Lego Galidor: Not all that good
By Martha Mendoza
SAN JOSE, Calif. -- Its arms fall off, it has a banal computer game in the back and you have to watch television for it to fully interact. Could this possibly be Lego?
Sadly, yes. Lego's new Galidor line -- its first foray into the action figure market -- is a terrible disappointment. To us grown-ups, that is.
My kids, who love action figures and have spent many happy hours building with Lego's famous colored, plastic blocks, were highly entertained with the new toy and are, at this moment, dive bombing it off the couch into their baby sister.
''It's not like any other Lego product, and the punch is kind of feeble, and the computer game part is boring, but as an action figure it's spectacular,'' said Raymond, 9.
''I just think it's great,'' said Thomas, 7, who I should warn you pretty much thinks all toys are great.
Galidor is a line of action figures based on a new kids television series, ''Galidor: Defenders of the Outer Dimension.''
Its price ranges from $9.99 to $59.99.
Airing Saturday mornings on Fox Kids, the show combines live action and computer-generated animation. It follows hero Nicholas, his sidekick Allegra Zane and their adventures battling an evil tyrant, Gorm, in an outer dimension.
My kids and I were excited to try out three features.
The action figures have audio sensors so they can react to the television show. They have interchangeable limbs and heads. One has a computer game built into its back.
''Oh yea, this is going to be good,'' said Thomas, tearing open the box. ''This is going to be good.''
But Galidor, in the end, was not all that good.
As my kids and I discovered one frustrating weekend, unlike Lego bricks that snap together securely and can be taken apart with relative ease, the Galidor figures are fickle. Arms and legs, designed with numerous points of articulation and 360-degree rotational abilities, fall out a lot.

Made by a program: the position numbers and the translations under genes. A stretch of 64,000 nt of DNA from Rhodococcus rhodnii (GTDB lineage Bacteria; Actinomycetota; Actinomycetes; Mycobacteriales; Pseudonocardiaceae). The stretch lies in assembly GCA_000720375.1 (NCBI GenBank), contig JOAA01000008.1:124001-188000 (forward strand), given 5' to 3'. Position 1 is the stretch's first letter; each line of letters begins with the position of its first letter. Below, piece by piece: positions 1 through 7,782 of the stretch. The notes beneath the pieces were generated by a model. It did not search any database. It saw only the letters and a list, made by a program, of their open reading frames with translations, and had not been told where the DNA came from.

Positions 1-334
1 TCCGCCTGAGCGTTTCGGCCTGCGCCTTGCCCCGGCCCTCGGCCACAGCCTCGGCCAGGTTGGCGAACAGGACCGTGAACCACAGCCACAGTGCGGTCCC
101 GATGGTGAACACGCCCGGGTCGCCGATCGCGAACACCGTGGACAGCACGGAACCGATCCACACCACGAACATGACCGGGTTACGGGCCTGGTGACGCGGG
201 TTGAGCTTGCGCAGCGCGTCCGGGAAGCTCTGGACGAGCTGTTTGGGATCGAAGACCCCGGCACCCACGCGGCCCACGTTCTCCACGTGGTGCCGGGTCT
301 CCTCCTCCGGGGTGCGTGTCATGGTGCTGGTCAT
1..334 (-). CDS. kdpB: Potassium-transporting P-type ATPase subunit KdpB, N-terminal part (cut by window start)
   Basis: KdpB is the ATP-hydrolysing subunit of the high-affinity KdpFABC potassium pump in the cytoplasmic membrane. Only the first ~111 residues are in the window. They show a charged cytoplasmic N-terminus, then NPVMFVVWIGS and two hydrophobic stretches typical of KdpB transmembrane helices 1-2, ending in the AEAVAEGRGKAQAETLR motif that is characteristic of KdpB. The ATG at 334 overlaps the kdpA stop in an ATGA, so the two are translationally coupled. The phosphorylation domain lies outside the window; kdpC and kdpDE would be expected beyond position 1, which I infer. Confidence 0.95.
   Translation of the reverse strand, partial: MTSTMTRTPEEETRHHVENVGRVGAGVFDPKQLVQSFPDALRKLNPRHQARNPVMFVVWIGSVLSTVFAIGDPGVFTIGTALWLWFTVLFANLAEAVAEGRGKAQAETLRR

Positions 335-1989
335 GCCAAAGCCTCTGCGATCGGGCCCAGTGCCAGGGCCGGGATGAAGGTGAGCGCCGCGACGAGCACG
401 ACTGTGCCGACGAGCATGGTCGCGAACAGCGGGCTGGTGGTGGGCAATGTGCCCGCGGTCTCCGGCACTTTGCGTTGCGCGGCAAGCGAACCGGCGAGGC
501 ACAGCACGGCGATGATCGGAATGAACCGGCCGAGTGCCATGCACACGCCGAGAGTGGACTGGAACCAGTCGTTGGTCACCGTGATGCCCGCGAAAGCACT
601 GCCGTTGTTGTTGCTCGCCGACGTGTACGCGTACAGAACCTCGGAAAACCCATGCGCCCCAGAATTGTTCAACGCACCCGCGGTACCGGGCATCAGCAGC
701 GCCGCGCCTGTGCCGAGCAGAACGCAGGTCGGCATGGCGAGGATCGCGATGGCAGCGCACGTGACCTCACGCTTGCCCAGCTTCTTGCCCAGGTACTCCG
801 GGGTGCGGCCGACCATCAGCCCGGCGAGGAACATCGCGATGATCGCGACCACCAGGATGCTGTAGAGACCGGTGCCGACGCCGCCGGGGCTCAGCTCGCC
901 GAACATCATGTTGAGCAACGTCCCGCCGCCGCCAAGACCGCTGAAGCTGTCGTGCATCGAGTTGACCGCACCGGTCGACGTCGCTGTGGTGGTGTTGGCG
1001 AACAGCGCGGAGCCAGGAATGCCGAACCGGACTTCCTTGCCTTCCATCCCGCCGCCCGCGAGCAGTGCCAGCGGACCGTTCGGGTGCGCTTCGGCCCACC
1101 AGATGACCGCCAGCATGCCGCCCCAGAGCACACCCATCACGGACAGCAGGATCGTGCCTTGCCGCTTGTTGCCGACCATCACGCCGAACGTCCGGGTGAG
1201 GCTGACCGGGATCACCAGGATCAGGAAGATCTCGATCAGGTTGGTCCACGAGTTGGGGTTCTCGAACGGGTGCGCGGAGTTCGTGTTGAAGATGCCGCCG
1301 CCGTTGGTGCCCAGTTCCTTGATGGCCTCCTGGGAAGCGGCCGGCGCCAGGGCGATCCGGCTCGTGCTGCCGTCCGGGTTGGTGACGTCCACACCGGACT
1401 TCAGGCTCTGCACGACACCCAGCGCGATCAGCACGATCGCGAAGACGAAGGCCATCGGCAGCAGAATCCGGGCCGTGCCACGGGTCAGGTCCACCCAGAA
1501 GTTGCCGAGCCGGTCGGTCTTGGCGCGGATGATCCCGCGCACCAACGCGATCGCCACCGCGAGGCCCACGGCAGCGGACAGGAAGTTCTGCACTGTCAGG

And it's actually not all that exciting to be watching a television show with an action figure in your lap occasionally banging, beeping or hollering ''Look out'' or ''Missed me'' in a strange, computerized voice. (Raymond points out here, however, he likes to watch television, with or without an action figure).
As for the computer game: It's a dud.
Maybe before GameBoys and PlayStations spoiled us all with incredible graphics, sound and adventure, we might have been impressed with the postage-stamp sized three-button game. More than anything, it resembles the games that come with cellular telephones these days.
Even worse, you control the Galidor computer game built into the Kek Powerizer action figure by rotating the arms, which makes them fall off, or rocking or tipping the entire toy, which makes it hard to see what's happening on the screen.
Toy consultant Stevanne ''Dr. Toy'' Auerbach, director of the Institute for Childhood Resources in San Francisco, believes kids need more time for creativity -- not television companions.
But try telling that to the 9-yearold boy who lives around the corner and who had to spend last week at home after breaking his arm.
I dropped a set of Galidor figures at his house, and a few hours later his Lego-covered desk had been cleared and the action figures were engaged in a heated battle.
Lego, a 70-year-old family-owned Danish company, suffered its first annual loss in 1998 and then posted another deficit in 2001 for the previous year.
Analysts blamed the losses on too many new products such as computer games and electronic toys, as well as a weak toy market.
After cutting about 10 percent of the workforce, owner Kjeld Kirk Kristiansen has vowed to ''return to the core of our brand and to deliver what consumers are expecting from us.''
Lego officials say the 2003 product lineup will again be dominated by interlocking plastic blocks.
My oldest son, Raymond, approves of this business plan.
''It's kind of odd that Lego is trying to make action figures,'' he said. ''Unless they come up with some brilliant idea, I think they should stick to what they know best.''
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